Treasury Secretary 'Not Comfortable' With Facebook's Cryptocurrency as Bipartisan Hostility Grows

Treasury Secretary Steven Mnuchin talks to reporters about cryptocurrency at the White House July 15, 2019 in Washington, DC.
Photo: Chip Somodevilla / Getty

Facebook’s plan to launch its Libra cryptocurrency is facing considerable pushback from federal officials who’ve raised concerns about the prospect of it being used to skirt anti-money laundering rules and fund other illicit activities.

House Democrats on the House Financial Services Committee have already circulated draft legislation aimed at barring U.S. tech companies with annual revenue of $25 billion from issuing digital currencies and fining those that do so up to $1 million per day. The bill, which would effectively prohibit Facebook from behaving like a financial institution, is titled “Keep Big Tech Out of Finance Act.”

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As numerous outlets have reported, the draft legislation reads, in part: “A large platform utility may not establish, maintain, or operate a digital asset that is intended to be widely used as medium of exchange, unit of account, store of value, or any other similar function, as defined by the Board of Governors of the Federal Reserve System.”

The Democrats are not alone in their opposition to Facebook’s plans. Last week, President Trump signaled that he, too, was not a fan, tweeting that Libra will have “little standing or dependability.” “I am not a fan of Bitcoin and other Cryptocurrencies, which are not money, and whose value is highly volatile and based on thin air,” he said.

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At a Monday press conference, Trump’s treasury secretary, Steven Mnuchin, framed the issue as a matter of national security and said he is “not comfortable” with Facebook’s plan today. The secretary went on to say that his department has raised “very serious concerns” that Libra may be used to enable the crimes of money launderers and terrorist financiers.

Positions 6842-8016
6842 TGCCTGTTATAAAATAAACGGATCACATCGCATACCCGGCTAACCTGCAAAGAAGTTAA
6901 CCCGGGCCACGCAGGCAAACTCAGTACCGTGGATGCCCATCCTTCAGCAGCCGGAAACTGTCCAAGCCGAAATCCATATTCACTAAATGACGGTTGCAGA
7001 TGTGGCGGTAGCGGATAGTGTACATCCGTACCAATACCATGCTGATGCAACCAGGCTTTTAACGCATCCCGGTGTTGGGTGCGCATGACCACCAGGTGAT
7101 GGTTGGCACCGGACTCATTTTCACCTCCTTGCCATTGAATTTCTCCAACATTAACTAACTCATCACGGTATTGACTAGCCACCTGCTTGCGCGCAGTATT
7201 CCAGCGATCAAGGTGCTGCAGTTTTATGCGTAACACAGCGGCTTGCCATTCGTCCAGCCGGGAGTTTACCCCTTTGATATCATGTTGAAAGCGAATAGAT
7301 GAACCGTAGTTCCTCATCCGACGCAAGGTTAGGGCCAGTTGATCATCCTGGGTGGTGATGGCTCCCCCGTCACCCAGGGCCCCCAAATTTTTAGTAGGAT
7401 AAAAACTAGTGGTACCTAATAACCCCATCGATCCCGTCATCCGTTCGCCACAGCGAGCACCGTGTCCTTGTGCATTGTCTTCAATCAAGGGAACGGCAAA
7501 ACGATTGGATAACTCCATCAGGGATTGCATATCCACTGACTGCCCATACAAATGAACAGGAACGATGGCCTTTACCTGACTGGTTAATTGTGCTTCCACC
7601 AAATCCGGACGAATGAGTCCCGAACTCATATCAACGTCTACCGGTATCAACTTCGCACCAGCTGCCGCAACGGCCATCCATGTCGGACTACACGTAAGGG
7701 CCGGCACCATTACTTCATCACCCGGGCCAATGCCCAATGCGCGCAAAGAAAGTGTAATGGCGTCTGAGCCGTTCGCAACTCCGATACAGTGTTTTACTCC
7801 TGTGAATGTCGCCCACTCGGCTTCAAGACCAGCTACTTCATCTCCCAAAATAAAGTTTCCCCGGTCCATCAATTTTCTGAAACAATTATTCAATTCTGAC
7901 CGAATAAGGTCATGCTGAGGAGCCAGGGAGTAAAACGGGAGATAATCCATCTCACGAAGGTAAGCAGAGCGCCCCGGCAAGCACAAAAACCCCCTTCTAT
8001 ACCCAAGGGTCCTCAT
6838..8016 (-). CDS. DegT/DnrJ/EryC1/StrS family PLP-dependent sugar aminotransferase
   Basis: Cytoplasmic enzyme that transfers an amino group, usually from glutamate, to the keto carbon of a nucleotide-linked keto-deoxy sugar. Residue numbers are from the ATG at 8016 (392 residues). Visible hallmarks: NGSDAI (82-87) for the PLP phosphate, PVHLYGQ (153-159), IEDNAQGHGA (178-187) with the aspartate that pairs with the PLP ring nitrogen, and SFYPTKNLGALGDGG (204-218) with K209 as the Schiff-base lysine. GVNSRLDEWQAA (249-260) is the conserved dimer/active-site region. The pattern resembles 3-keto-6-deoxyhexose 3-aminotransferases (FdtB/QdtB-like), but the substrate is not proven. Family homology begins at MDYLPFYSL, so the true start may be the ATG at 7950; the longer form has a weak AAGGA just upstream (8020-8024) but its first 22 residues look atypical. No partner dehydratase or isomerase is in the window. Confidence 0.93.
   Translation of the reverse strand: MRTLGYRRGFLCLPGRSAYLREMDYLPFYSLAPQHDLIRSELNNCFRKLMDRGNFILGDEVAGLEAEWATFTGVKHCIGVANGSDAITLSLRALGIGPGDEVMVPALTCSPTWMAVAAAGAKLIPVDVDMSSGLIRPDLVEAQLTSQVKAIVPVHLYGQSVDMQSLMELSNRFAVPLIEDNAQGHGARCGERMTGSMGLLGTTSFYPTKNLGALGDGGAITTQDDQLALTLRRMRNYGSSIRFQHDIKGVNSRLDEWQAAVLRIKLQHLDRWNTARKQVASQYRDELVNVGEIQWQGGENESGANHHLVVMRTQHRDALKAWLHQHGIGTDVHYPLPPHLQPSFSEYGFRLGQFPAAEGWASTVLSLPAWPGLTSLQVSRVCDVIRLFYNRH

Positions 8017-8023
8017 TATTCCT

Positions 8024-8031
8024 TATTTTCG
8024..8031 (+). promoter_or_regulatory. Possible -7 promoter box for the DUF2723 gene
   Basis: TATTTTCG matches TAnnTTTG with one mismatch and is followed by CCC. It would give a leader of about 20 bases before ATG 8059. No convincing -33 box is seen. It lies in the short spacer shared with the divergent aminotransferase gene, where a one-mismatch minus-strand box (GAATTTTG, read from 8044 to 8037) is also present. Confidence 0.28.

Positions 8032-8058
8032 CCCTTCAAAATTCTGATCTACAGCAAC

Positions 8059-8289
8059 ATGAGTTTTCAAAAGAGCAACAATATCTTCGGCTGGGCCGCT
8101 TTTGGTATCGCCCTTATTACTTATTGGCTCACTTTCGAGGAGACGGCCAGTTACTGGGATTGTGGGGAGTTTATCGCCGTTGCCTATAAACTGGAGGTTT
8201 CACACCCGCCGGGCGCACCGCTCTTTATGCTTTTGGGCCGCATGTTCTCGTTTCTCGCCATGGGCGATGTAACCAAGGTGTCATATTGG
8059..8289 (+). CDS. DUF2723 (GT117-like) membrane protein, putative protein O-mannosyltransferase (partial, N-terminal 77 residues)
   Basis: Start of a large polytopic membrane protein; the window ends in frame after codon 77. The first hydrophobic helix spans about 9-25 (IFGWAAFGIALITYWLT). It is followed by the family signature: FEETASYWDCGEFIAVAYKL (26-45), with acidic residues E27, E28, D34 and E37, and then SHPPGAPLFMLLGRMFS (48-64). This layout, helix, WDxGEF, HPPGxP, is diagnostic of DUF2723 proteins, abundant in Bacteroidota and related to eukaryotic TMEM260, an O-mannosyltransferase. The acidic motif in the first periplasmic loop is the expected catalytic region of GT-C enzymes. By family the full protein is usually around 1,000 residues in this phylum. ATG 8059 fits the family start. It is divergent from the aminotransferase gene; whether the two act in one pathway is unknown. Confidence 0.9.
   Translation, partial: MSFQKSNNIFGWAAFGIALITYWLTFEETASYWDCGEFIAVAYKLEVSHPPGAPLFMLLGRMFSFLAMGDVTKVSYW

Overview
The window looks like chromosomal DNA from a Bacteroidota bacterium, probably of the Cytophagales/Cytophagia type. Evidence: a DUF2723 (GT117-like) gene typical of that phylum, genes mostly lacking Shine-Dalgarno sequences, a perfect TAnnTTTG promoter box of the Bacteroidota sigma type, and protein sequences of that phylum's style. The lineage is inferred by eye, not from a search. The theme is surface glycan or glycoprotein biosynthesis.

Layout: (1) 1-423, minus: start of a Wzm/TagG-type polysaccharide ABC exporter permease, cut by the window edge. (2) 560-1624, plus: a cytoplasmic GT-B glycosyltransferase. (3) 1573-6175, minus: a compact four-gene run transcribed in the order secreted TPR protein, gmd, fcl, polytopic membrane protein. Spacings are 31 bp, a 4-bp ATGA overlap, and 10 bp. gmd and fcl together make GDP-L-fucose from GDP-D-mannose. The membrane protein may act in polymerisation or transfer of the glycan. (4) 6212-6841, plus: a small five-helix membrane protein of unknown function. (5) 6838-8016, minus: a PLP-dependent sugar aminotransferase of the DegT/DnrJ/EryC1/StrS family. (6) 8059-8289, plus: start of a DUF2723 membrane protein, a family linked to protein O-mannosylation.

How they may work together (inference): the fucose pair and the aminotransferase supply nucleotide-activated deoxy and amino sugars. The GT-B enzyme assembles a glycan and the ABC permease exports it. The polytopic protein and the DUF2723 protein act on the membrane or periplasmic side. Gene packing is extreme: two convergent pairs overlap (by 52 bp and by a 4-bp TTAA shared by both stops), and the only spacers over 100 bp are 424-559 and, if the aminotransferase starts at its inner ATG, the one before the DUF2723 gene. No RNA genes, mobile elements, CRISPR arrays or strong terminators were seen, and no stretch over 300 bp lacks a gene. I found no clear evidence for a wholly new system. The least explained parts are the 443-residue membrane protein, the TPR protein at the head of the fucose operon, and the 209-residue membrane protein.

“Cryptocurrencies such as Bitcoin have been exploited to support billions of dollars of illicit activity, like cybercrime, tax evasion, extortion, ransomware, illicit drugs, and human trafficking,” Mnuchin said. “Many players have attempted to use cryptocurrencies to fund their malign behavior.”

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David Marcus, Facebook’s top official overseeing the Libra project is set to testify before the Senate Banking Committee on Tuesday and before the House Financial Services Committee on Wednesday.

In his prepared remarks, which Facebook released on Monday, Marcus stated that Libra—and Facebook’s digital wallet, known as Calibra—will be in full compliance with the regulations set forth by Treasury’s Financial Crimes Enforcement Network. (FinCEN) and will comport with the Bank Secrecy Act and other federal laws.

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“The status quo is not working for many; it is too expensive for people around the world to use and transfer their money,” he said. “We believe Libra can offer a more efficient, low-cost, and secure alternative.” He also says he expects Libra to be regulated by the Swiss Federal Data Protection and Information Commissioner.

Libra is managed by a nonprofit based in Geneva with 28 founding members companies, of which Facebook is merely one. Others include Ebay, Uber, Lyft, Visa, Paypal, and Mastercard. But according to the New York Times, even Facebook’s high profile partners have their doubts about Libra’s viability and many of them are as curious as we are about how it’s all going to pan out.

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Dell Cameron

Privacy, security, tech policy | Got a tip? Email: dell@gizmodo.com | Send me encrypted texts using Signal: (202)556-0846

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